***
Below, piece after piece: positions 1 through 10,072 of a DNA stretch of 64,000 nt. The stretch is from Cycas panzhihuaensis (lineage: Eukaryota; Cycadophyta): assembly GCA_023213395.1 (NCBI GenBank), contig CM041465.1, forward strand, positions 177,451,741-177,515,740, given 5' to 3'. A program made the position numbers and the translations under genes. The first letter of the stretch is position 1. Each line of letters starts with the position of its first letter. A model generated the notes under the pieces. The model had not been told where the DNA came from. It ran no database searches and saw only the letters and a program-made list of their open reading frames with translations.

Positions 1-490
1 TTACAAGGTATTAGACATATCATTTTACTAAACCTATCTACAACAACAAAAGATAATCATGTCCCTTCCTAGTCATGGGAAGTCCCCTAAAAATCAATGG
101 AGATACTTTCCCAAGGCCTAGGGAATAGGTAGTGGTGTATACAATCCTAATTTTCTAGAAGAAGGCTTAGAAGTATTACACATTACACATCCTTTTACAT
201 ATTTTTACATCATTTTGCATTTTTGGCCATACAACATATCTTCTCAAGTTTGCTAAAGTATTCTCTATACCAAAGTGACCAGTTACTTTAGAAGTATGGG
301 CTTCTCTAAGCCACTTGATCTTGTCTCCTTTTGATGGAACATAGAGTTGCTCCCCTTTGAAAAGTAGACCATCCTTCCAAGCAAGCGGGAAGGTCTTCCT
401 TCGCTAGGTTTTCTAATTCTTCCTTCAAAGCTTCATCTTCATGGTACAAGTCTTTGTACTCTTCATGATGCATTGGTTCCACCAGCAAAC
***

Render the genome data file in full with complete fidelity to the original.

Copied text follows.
Below, piece after piece: positions 1 through 10,072 of a DNA stretch of 64,000 nt. The stretch is from Cycas panzhihuaensis (lineage: Eukaryota; Cycadophyta): assembly GCA_023213395.1 (NCBI GenBank), contig CM041465.1, forward strand, positions 177,451,741-177,515,740, given 5' to 3'. A program made the position numbers and the translations under genes. The first letter of the stretch is position 1. Each line of letters starts with the position of its first letter. A model generated the notes under the pieces. The model had not been told where the DNA came from. It ran no database searches and saw only the letters and a program-made list of their open reading frames with translations.

Positions 1-490
1 TTACAAGGTATTAGACATATCATTTTACTAAACCTATCTACAACAACAAAAGATAATCATGTCCCTTCCTAGTCATGGGAAGTCCCCTAAAAATCAATGG
101 AGATACTTTCCCAAGGCCTAGGGAATAGGTAGTGGTGTATACAATCCTAATTTTCTAGAAGAAGGCTTAGAAGTATTACACATTACACATCCTTTTACAT
201 ATTTTTACATCATTTTGCATTTTTGGCCATACAACATATCTTCTCAAGTTTGCTAAAGTATTCTCTATACCAAAGTGACCAGTTACTTTAGAAGTATGGG
301 CTTCTCTAAGCCACTTGATCTTGTCTCCTTTTGATGGAACATAGAGTTGCTCCCCTTTGAAAAGTAGACCATCCTTCCAAGCAAGCGGGAAGGTCTTCCT
401 TCGCTAGGTTTTCTAATTCTTCCTTCAAAGCTTCATCTTCATGGTACAAGTCTTTGTACTCTTCATGATGCATTGGTTCCACCAGCAAAC